Not much can be added to the previous reviews. I would highlight the point that it would be wise to read the forward and preface before getting stuck into the book. The layout of the book is somewhat different to your normal biography but in this case it works well. The story is excellent and is well presented and as mentioned by other reviews without any noticeable bias either way. The authors have produced a gripping and entertaining story and have also provided the reader with some detailed lists of principal characters, issues and images and appendices that have copies of some letters written by `Joan of Arc'. The list of characters was very detailed and makes the book a must have for any decent library. Overall this is a very well researched account of this amazing woman and the story was a joy to read. Recommend to anyone who loves good history.
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Format: Paperback
Jeremy Duquesnay Adams translation of Régine Pernoud and Marie-Véronique Clin's Joan of Arc: Her Story couldn't treat of a more interesting subject. Out of nowhere, at the age of sixteen or seventeen, a peasant girl from Lorraine travels through anti-French Burgundy to see the Valois claimant of the French throne -- Charles VII. She says that the voices of angels have told her that God has instructed her to raise the siege at Orléans -- which had been going on for some time now -- take Charles to Reims to be consecrated and crowned king -- deep in English territory. She gets to Chinon and is received by the dauphin himself. She is then sent to be questioned by priests and instead of finding her insane -- as would almost certainly be the case should the same thing take place today -- they decide that she's the real deal. Charles gives her an army and she defeats the English at Orléans just a few months after leaving Lorraine. Two months later she has routed an English army at Patay led by, among others, Fastolf, and seen Charles annointed at Reims. Europe was very surprised by this turn of events.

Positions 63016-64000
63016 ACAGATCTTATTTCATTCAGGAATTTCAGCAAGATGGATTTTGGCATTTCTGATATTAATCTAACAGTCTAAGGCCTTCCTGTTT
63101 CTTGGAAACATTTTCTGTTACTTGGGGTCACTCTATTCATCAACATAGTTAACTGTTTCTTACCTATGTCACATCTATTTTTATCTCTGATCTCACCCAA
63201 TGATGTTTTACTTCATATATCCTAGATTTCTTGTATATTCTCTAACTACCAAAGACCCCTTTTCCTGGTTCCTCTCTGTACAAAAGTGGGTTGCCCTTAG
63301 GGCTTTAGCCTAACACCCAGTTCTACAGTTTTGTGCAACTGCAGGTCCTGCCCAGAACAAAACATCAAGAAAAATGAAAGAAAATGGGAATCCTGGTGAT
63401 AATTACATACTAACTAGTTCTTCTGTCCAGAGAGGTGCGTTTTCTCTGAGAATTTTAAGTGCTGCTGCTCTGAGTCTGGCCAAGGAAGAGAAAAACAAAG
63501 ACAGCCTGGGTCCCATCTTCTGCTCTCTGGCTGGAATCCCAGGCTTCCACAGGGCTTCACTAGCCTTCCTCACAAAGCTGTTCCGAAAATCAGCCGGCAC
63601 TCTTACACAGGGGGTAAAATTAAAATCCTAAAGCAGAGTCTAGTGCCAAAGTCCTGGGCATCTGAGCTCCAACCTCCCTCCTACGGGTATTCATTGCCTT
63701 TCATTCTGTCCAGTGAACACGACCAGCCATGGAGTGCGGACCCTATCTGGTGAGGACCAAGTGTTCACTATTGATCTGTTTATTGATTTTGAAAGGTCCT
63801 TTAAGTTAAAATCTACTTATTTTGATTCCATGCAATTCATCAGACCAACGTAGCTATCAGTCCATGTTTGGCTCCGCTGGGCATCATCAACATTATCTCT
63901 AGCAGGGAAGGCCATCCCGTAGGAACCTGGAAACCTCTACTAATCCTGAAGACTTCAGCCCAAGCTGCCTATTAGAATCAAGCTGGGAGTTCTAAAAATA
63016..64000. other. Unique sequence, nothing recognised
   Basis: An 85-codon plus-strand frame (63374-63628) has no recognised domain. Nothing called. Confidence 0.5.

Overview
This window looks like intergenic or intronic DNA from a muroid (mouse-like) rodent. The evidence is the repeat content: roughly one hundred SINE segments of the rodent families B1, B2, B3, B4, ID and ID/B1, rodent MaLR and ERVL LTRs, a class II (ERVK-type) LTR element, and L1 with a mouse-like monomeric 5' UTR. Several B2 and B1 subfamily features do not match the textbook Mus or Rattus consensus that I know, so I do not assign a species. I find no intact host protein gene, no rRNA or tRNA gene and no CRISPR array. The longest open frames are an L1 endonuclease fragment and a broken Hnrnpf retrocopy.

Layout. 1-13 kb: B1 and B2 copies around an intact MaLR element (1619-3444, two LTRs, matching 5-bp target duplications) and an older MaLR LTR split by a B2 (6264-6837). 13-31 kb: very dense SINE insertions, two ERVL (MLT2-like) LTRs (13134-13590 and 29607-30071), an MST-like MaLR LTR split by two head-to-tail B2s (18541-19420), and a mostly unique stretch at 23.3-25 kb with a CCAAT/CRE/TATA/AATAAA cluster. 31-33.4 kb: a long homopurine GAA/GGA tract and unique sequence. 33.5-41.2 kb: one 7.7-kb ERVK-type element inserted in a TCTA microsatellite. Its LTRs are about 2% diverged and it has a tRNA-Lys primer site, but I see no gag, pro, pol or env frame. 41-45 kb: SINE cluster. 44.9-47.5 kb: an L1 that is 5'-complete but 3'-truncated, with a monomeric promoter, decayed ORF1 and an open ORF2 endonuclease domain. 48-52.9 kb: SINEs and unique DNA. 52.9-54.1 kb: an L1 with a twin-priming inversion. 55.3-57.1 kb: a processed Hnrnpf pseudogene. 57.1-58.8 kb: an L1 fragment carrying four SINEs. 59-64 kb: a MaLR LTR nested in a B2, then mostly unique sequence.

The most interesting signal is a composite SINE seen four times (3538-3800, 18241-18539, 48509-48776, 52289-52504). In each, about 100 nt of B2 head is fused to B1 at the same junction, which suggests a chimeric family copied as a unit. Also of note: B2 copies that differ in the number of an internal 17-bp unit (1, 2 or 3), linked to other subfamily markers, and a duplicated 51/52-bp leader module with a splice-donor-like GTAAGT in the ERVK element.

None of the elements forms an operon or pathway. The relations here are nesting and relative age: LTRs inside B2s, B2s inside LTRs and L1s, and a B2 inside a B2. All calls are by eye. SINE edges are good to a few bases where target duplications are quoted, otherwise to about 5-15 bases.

Due to court jealousies, Joan falls out of favor with Charles, and a year after her successful relief of Orléans, is captured by the Burgundians. Charles VII refuses to pay her ransom and Joan is transferred to the English. A kangaroo court that rivals 20th century Soviet mock trials is put on by a priest of the University of Paris -- Pierre Cauchon (whose surname is a homonym for the word pig in French.) Joan is condemned to die by fire. Two years after she enters the scene she is executed. Her last word is "Jesus." Many of the soldiers to watch her die find themselves ashamed. This is a tale religions are made of.